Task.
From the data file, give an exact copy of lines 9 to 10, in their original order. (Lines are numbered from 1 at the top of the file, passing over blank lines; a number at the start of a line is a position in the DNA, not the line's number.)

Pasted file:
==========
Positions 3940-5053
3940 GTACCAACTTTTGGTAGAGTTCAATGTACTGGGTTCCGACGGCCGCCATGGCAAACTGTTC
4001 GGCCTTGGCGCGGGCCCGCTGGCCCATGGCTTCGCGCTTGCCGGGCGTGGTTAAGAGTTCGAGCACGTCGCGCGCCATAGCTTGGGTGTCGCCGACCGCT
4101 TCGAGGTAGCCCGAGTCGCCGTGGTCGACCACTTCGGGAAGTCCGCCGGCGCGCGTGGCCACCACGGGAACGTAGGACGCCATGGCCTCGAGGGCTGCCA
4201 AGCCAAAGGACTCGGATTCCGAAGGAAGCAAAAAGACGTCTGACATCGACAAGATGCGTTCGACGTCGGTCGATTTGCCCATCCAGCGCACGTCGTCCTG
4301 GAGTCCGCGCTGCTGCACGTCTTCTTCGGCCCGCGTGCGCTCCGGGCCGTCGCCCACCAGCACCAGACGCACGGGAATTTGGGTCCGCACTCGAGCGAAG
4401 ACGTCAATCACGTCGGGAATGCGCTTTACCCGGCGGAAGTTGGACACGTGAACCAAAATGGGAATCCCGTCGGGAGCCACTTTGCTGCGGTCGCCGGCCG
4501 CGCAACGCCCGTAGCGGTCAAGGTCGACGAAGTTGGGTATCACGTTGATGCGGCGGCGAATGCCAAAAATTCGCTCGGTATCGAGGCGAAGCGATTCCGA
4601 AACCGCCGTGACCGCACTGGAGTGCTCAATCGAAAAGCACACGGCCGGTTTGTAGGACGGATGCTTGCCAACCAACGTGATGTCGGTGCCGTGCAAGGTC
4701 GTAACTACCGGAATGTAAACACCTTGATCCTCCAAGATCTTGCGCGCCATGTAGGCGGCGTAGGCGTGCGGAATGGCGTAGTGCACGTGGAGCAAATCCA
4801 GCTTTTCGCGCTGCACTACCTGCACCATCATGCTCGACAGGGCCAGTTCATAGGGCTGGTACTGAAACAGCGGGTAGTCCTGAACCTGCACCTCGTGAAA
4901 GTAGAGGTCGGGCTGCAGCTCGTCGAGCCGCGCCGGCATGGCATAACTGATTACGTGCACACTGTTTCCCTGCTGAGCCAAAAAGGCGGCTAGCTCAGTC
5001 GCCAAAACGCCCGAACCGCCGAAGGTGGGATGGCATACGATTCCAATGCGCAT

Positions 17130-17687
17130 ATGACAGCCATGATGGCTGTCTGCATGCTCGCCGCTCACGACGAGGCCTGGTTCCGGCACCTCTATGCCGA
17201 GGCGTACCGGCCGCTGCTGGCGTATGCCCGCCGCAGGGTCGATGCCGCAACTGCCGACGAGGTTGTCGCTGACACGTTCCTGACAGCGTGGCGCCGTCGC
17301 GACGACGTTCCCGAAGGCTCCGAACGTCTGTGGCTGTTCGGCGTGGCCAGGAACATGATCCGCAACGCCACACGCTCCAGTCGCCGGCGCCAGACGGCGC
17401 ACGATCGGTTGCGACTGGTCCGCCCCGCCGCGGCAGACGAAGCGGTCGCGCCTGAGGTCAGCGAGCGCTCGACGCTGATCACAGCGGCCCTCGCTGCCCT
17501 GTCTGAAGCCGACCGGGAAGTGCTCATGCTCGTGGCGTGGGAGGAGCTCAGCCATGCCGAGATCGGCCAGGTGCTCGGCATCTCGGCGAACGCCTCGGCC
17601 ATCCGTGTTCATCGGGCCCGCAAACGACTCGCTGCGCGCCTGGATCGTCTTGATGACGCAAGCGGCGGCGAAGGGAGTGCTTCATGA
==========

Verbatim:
4601 AACCGCCGTGACCGCACTGGAGTGCTCAATCGAAAAGCACACGGCCGGTTTGTAGGACGGATGCTTGCCAACCAACGTGATGTCGGTGCCGTGCAAGGTC
4701 GTAACTACCGGAATGTAAACACCTTGATCCTCCAAGATCTTGCGCGCCATGTAGGCGGCGTAGGCGTGCGGAATGGCGTAGTGCACGTGGAGCAAATCCA